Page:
“Wadako” Japanese Kites Made With Bamboo and Paper
Traditional Japanese kites, known as “wadako”, are fashioned out of bamboo rods and Japanese paper (“washi”). Rectangular (“kakudako”) and human-shaped (“yakkodako”) kites are two of the more popular shapes among the amazingly diverse forms across different regions, but the long stabilizing streamers are a common feature. Standard Japanese kites measure 1 square meter (10.7 square feet) and feature paintings of historical heroes or good luck kanji characters, colorfully illustrated to be visible from far away.
The Shrione Kite Museum in Niigata Prefecture features hundreds of kites on display. Check out the Japan & World Kites exhibition for an interesting contrast.
Shrione Kite Museum
Address: 1770-1 Jogesuwanoki, Minami-ku, Niigata City, Niigata Prefecture
Museum Hours: 9 a.m.-5 p.m. (entrance until 4:30 p.m.)
Getting There: From JR Niigata station, take the Niigata Kotsu W7 Ono-Shirone sightseeing bus line to the Shirone Sakura-machi stop, then 15 minutes on foot.
Closed Days: Every 2nd and 4th Wednesday of the month (or the following day if Wednesday is a National Holiday). December 28th-January 3rd.
Huge Kites Rise in the Blue Sky
Ever heard of battling kites? Every year from May 3rd to 5th in Hamamatsu City, Shizuoka Prefecture, kite flyers display their mettle by competing to wear down and sever each others’ strings at the Hamamatsu Matsuri. At the same event, a colossal kite is flown by a neighborhood association who toil away on building it for months. You can’t join in on flying the big kites, but seeing the sky filled with color is an amazing spectacle! The festival does, however, give visitors a chance to fly mini-Japanese kites.
Hamamatsu isn’t the only place kite festivals are held. On May 4th and 5th in Kanagawa Prefecture’s Sagamihara City, the Sagami Big Kite Festival gets underway. A colossal 210 square meter (2260 square foot) monster kite rises into the sky in a tradition carried on since 1830.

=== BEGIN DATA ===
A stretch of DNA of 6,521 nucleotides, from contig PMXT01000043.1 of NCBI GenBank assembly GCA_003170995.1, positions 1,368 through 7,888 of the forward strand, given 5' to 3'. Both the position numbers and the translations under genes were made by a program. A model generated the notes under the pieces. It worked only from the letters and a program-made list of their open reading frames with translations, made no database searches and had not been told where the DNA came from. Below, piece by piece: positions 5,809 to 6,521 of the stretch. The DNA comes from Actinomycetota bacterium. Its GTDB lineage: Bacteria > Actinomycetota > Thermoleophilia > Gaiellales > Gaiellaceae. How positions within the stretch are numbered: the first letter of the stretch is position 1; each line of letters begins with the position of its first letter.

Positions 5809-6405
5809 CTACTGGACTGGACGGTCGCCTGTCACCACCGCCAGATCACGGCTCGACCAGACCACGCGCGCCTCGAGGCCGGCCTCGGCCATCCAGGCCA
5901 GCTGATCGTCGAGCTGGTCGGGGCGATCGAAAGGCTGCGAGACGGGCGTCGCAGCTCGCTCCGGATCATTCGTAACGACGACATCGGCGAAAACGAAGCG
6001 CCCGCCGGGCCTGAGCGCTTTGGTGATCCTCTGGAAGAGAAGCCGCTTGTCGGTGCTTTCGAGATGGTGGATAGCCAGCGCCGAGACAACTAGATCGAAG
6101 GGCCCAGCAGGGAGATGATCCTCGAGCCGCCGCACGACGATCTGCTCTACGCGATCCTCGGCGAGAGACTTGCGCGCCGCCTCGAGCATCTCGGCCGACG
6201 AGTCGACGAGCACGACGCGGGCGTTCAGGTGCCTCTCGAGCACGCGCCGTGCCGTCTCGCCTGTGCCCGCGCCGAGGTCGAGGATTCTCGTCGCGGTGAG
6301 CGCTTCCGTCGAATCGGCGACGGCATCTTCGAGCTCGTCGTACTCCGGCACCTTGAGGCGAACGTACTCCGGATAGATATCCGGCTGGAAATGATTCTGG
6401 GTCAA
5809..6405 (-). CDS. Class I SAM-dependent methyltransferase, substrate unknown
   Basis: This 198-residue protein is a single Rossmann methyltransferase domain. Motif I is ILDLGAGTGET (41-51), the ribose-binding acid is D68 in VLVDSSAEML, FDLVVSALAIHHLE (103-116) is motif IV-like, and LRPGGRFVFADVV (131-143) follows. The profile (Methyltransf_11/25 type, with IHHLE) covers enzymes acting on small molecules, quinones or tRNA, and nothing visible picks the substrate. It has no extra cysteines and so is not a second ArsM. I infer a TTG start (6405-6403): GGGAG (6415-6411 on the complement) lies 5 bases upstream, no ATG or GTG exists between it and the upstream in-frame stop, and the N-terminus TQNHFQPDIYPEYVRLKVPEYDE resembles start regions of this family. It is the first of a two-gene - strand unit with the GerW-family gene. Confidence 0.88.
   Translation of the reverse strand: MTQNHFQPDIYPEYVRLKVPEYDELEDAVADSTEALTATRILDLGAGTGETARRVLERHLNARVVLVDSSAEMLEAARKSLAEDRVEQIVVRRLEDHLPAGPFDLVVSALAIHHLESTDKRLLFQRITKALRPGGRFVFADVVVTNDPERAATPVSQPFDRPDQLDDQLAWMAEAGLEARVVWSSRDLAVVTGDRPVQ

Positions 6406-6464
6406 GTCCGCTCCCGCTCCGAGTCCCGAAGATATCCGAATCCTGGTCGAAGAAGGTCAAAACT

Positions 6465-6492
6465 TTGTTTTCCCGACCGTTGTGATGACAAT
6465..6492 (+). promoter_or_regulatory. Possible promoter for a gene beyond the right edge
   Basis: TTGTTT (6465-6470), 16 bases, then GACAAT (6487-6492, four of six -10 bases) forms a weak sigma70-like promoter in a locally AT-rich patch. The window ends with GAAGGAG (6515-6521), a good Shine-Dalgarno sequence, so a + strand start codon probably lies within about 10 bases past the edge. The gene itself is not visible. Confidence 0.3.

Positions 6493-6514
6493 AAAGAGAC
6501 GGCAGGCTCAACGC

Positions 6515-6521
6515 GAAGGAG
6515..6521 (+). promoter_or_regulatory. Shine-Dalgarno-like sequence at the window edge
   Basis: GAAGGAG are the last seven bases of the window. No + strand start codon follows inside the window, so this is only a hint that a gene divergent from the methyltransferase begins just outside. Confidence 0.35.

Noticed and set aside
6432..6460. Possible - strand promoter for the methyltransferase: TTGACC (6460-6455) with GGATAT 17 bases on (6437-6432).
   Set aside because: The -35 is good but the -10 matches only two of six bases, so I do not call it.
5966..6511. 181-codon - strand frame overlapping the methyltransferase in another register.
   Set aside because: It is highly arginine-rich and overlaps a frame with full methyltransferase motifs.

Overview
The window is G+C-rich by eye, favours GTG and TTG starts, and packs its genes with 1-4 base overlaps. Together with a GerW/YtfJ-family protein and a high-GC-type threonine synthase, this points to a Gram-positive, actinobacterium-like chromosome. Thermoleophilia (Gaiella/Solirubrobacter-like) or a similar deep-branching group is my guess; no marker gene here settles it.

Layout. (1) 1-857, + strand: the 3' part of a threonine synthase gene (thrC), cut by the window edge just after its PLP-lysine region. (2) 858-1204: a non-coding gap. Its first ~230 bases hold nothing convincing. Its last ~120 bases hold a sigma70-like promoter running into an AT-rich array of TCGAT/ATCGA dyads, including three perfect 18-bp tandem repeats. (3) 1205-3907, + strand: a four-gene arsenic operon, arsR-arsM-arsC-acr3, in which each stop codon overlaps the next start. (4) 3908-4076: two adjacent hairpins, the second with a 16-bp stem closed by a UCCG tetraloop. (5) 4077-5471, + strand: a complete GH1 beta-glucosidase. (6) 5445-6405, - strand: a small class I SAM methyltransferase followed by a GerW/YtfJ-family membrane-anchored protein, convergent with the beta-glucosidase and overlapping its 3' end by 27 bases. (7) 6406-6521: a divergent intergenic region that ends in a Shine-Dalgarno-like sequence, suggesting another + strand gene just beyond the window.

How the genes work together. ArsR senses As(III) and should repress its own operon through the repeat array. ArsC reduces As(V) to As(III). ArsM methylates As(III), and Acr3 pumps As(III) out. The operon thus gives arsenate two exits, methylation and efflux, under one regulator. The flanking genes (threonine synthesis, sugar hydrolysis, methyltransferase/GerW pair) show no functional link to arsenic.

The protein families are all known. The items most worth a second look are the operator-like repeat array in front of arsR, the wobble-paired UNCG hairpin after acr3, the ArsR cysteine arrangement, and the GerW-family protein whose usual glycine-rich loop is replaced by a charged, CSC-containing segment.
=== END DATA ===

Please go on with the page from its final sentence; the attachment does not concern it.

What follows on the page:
During the same period, Saitama Prefecture’s Kasukabe City holds the Kite Flying Festival (May 3rd to 5th), boasting its own mega-kite measuring 165 square meters (1776 square feet). At this time of year, other places across Japan are flying high, too!
Hamamatsu Kite Battle Festival
Event Location: Nakatajima kite flying ground
Getting There: Direct shuttle bus from JR Hamamatsu station, approx. 20 minutes.
Visitors can get a hands-on look at the battle kites and fly their own mini kite. You can sign up directly at the event site (prior reservation not required).
Sagami Big Kite Festival
Event Location: Shindo Sports Ground, Sagamihara City, Kanagawa Prefecture
Getting There: 15 minutes on foot from JR Sobudaishta station.
During the May 4-5 festival period, a free shuttle bus travels to and from the station every 20-30 minutes (prior reservation not required).
Kasukabe Kite Flying Festival
Event Location: Edo River grounds (south of Hoshubana bridge), Nishihoshubana, Kasukabe City, Saitama Prefecture
Getting There: On May 4-5 2017, take the direct shuttle bus from Kasukabe station East exit 20 minutes to the Odako Park stop, then 3 minutes on foot.
* prior reservation not required.
Experience the appeal of Japan’s traditional kite flying festivals every May.